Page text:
Before you start tips: Sometimes I have a pattern where I need to explain something to the reader before they start the project that way they know what to expect. In my Crafty Watermelon Pillow pattern, I had a whole “before you start” page that explained how I used stitch markers before certain rows, complete with pictures. I also had a “before you start” section in my Kate Bun Beanie pattern pointing out to pay close attention to the end of each row because after some rows you turn your work when after others you don’t.

Video Tutorial Link: If you make a video that corresponds with your crochet pattern make sure to include the link in the pattern its self. If your customer is reading the PDF on their computer the link should be clickable (at least it is on a Mac), but if they print it out they can just type it in by hand.
              Pro Tip: You can use to shorten URLs so that they are easier to read/type out. 

The Actual Pattern: The easiest way to do this is to write the steps/rows/rounds as you physically do them. Be sure to pay attention to the little details like turning after chaining, tying off, switching colors, leaving a long tail for sewing, things like that. I always put a stitch count at the end of each row so my reader can easily go back and check to see if they have the right number of stitches.

Progress Pictures: I personally include a lot of progress pictures in my patterns. My thinking is the more pictures I include, the fewer questions/confusion my reader will have.  Some designers use very little, if any, pictures. You will want to do what’s right for your particular design. Try to imagine a first-time crocheter is following your pattern and include pictures on any part you think needs extra explaining. I have actually started offering a “printer friendly” version of my patterns too that doesn’t include the pictures, that way if the reader doesn’t need the pictures they can save ink/paper when printing. You can also use arrows on your pictures if you need to bring your reader’s attention to a specific detail.  In some of my pattern pictures, I use an arrow clip art image to show exactly which stitch I’m talking about in the pattern.

Pro Tips: Throughout my patterns, I sometimes include “pro tips” to help the reader. With my Kate Bun Beanie pattern one of the increase rows doesn’t have a nice repetition, I wrote out exactly how many stitches to do in between each increase in the pattern but some readers may be more advanced crocheters and all they need to know is that row has 5 increases. That’s what I would say in a “pro tip”.

Graphs, Charts, or Diagrams: Some crochet designs are better explained using stitch graphs, charts (think graphgans), or even diagrams you make yourself.  There are a couple of online programs available that will help you make crochet charts. Stitchworks and Stitch Fiddle were both recommended to me by fellow designers. Here is a list of crochet chart symbol meanings by Craft Yarn Council you might find helpful.

Photo by Haakmaarraak

Blocking: If your piece requires blocking you could explain in your pattern how to actually block a crochet item, or links to tutorials that you think explain it perfectly (be sure to give credit to the maker who’s link you’re using)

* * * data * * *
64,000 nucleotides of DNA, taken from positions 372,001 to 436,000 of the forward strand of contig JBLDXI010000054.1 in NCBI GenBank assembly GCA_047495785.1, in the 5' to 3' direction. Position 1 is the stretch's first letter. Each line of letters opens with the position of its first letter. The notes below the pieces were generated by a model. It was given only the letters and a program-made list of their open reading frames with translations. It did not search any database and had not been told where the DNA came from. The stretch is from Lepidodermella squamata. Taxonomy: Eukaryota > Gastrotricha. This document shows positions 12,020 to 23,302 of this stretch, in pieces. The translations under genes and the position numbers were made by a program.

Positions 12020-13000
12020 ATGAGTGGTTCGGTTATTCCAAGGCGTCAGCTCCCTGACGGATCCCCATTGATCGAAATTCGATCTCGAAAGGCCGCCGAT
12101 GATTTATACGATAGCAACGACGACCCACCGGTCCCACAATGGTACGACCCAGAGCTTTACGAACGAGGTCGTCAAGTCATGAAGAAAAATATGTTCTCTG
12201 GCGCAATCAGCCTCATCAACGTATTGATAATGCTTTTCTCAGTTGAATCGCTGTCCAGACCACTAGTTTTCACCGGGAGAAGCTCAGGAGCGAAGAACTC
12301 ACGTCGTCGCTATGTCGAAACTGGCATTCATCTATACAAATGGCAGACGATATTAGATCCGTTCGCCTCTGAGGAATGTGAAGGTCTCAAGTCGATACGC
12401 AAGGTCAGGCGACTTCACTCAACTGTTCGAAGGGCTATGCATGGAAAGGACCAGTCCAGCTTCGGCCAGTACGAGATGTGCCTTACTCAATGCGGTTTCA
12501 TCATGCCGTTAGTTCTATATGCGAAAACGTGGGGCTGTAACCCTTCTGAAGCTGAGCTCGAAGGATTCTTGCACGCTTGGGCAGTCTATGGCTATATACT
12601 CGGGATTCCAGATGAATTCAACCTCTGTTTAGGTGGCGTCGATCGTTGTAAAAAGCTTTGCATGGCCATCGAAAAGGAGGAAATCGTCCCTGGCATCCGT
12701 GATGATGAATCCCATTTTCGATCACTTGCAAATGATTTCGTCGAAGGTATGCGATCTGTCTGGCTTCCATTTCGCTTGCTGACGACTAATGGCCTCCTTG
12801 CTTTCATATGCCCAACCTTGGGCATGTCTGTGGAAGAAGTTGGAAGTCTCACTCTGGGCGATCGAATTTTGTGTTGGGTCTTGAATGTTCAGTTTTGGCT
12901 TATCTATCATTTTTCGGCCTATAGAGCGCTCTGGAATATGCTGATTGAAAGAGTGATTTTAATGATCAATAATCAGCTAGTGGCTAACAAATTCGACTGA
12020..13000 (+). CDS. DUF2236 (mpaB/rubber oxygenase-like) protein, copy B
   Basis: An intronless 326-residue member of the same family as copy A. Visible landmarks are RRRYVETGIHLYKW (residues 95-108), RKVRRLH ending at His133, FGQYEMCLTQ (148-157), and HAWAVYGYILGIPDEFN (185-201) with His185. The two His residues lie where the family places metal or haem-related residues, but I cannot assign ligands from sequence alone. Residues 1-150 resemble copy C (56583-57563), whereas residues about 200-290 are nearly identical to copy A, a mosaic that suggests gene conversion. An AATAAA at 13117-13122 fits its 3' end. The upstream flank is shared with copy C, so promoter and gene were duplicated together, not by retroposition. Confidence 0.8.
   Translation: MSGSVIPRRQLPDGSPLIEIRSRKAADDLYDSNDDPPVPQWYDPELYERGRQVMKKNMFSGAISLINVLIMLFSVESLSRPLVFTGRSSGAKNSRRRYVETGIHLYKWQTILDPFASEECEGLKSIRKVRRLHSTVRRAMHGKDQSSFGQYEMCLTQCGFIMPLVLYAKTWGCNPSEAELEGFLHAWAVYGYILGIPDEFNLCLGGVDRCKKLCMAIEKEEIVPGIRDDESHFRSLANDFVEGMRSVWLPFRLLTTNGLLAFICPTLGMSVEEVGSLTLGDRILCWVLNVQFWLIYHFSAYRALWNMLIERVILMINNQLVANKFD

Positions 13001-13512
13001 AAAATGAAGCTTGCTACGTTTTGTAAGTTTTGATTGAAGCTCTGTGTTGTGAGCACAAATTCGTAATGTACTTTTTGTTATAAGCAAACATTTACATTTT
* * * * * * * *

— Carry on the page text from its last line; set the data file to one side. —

Copyright: You will want to include your copyright info somewhere within your pattern. I always put mine on the very last page. Your copyright should state that the pattern is your intellectual property, and so are the pictures. The reader is not permitted to sell or share the pattern in any way. If you give the reader permission to sell the finished piece, you will include that in your copyright, but ask that they credit you for the design. Here is what my copyright looks like at the bottom of my patterns.

Please do not copy, redistribute or sell my pattern in any way. You are more than welcome to sell your finished INTER PATTERN NAME HERE. I hope they are a very hot item for you!! I just ask that you please credit me for the pattern so other makers can find me as well. You may not use my pictures and pass them off as your own for they are my property. Thank you for your understanding.

You can include the copyright symbol (©️) if you want to look really professional ????. If you’re using a Windows computer hold down the Alt key while pressing 1069. For a Mac, press option and the G key. (

Conclusion: I always like to include a conclusion at the bottom of all my patterns. In my conclusions I thank the reader for supporting my shop, invite them to follow me on social media, and encourage them to share pictures of their finished pieces and tag me. I think it’s important to let your customers know how thankful you are for them, plus if they just finished your pattern and they loved it, they might really want to look you up on social media and would appreciate the info!

That pretty much sums up everything I can think of that you would need to include in your crochet patterns. Like I mentioned in the beginning,  some sections are optional depending on your specific design. It’s always good to look at more experienced designers patterns too as a reference (please do not copy anyone though). If you need a little extra help DeBrosse has some amazing pattern templates available for purchase under “Maker Tools” on her site. She also has some awesome Pattern Writing Notes in her shop too that are great for helping you stay organized. I actually have both her pattern template and notes from when I purchased her MasterClass.

I hope this post has encouraged you to try giving pattern writing a go and relieved some of the anxiety you may have had about leaving something out. Thanks so much for reading and good luck writing your crochet patterns! You’ve got this!
❤️ Ashley

Here is a free PDF of the list above so you can print it off and use it for reference when you go to write your patterns.